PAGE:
The wonderful world of pareidolia….

Consider this exchange between Polonius and Hamlet.. POLONIUS: My lord, the queen would speak with you, and presently. HAMLET: Do you see yonder cloud that’s almost in shape of a camel? POL: By the mass, and ’tis like a camel, indeed. HAM: Methinks it is like a weasel. POL: It is backed like a …

Unlucky 13….

Why is 13 considered so unlucky? Surveys show that of all bad luck superstitions, unease surrounding the number thirteen is the one that affects most people today—and in almost countless ways. The French, for instance, never issue the house address thirteen. In Italy, the national lottery omits the number thirteen. …

Cricket, Ben Stokes and Jerusalem…..

After watching the third test match at Headingley and Ben Stokes heroics, I was struck by the crowd suddenly launching in to a vey lusty rendition of Jerusalem. Anyway ,with that in mind, try and have a go at reciting the poem Jerusalem without making it sound like the hymn. Those …

Stalin and Thatcher….

I had a rather splendid day today. As regular readers are no doubt aware, I teach English during the summer months..Today saw the return of the Russians and their charming tour leader and a rather pleasant Russian English teacher. The result of which got me thinking about the English language …

Americans and speaking English….

I read recently that we British are getting rather hot under the collar about the English language. If you Google the word “Americanisms” you will find red faced pedants claiming that the Americans are swamping, killing and absorbing British English. If the British are not careful, so their argument goes, …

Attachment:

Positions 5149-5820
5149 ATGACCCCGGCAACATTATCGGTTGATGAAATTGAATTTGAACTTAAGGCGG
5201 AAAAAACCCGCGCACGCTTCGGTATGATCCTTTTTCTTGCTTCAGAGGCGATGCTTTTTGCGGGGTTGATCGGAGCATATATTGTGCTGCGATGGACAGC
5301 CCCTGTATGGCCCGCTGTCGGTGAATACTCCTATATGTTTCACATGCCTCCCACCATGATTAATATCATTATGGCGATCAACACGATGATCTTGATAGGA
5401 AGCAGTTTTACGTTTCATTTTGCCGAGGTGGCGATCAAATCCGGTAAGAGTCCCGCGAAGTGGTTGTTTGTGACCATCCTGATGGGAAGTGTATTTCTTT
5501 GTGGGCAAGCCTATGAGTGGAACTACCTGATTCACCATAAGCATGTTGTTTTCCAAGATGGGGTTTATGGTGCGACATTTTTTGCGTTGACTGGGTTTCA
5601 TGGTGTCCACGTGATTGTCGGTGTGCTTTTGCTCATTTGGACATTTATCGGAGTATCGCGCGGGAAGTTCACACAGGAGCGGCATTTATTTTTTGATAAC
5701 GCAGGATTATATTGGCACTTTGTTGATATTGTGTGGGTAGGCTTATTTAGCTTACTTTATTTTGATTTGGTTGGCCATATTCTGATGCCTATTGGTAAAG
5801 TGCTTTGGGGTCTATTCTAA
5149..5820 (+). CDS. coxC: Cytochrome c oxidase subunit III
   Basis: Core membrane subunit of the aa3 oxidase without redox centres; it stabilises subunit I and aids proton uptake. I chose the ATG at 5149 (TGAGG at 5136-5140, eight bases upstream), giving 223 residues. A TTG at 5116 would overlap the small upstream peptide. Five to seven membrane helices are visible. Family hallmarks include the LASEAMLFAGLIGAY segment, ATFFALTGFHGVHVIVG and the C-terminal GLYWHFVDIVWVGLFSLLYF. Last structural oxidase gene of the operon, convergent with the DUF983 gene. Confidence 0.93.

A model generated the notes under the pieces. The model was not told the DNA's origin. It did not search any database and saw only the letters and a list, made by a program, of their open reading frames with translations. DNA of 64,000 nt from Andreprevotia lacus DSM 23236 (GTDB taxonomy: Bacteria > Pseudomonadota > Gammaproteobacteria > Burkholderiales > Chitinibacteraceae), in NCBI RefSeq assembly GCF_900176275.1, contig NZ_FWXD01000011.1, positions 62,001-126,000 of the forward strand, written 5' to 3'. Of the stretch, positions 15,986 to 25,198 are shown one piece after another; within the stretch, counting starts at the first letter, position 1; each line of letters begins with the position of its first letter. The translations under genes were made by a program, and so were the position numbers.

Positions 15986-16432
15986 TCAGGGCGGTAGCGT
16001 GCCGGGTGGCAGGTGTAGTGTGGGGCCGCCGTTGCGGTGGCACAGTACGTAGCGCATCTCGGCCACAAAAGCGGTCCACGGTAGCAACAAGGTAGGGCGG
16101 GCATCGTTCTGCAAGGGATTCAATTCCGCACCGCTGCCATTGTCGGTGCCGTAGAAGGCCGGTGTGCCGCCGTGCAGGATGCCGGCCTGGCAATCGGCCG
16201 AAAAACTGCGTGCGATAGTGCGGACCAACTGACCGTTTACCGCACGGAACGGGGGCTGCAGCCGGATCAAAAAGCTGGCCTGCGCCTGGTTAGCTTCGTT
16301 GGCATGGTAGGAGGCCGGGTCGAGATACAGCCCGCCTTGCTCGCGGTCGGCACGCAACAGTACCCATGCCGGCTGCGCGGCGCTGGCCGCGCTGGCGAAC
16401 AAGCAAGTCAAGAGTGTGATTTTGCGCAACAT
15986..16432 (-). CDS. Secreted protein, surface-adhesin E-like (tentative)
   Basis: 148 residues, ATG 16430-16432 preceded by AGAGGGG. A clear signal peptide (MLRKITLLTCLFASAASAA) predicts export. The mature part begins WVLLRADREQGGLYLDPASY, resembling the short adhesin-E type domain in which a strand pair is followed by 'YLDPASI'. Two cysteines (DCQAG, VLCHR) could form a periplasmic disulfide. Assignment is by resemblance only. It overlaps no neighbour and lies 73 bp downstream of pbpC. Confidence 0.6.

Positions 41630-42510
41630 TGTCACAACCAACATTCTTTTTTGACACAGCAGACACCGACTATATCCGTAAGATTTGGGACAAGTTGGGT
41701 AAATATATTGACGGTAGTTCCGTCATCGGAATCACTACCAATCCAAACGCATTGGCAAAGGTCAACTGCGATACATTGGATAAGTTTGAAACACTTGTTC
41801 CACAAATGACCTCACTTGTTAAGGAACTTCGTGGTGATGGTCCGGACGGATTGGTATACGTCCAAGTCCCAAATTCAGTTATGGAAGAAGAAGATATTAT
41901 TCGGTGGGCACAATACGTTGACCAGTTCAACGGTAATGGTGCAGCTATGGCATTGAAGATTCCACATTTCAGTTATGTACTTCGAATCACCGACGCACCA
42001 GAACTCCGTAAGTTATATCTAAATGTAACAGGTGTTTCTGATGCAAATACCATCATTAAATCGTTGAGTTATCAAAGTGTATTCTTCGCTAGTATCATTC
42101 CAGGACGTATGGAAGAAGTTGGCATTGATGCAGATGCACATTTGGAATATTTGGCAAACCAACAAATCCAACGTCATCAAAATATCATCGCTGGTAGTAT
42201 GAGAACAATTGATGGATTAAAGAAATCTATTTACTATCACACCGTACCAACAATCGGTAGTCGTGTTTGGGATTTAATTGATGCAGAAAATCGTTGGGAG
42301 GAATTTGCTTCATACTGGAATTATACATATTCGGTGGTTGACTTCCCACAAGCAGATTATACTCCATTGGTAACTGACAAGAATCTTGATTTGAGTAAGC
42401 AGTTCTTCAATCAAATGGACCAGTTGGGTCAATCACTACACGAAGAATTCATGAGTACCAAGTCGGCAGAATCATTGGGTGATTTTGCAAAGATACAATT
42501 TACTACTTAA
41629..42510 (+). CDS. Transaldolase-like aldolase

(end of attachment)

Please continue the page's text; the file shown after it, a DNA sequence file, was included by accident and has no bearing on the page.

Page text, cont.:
The race meeting that never existed…..

Racing has always attracted trickery, schemes and coups. But what follows is without doubt is the most delicious con of all time. The greatest sting in the history of horse racing took place on August 1, 1898. It was without doubt the most audacious scheme ever thought up. A very …

Where did the word Holiday come from?…

In Saxon times and in the Middle Ages, days were long and hard for craftsmen and peasants alike, who laboured from sunrise to sunset. The regularity of their existence was periodically interrupted by Church feast days which were set aside for religious celebration instead of work. The Old English word …

Gorm, Feck, Ruth and a jolly good gruntle…

There is a wonderful line in P.G. Wodehouse’s , The Code of the Woosters which reads: I could see that, if not actually disgruntled, he was far from being gruntled. The resurrection of palimpsest words is a simple, practically failsafe, form of humour. There are thousands of them loitering in …

The Importance of being Idle…

Apparently a fainéant is an idler and a sluggard. Somehow you can guess that without bothering to dig out your dictionary. Fainéants sound lazy. Why? Why, dear inactive reader, did you suspect immediately that a fainéant was a lazybones, a lie-a-bed, and a lotus-eater. Perhaps it was the suggestion of faint, with …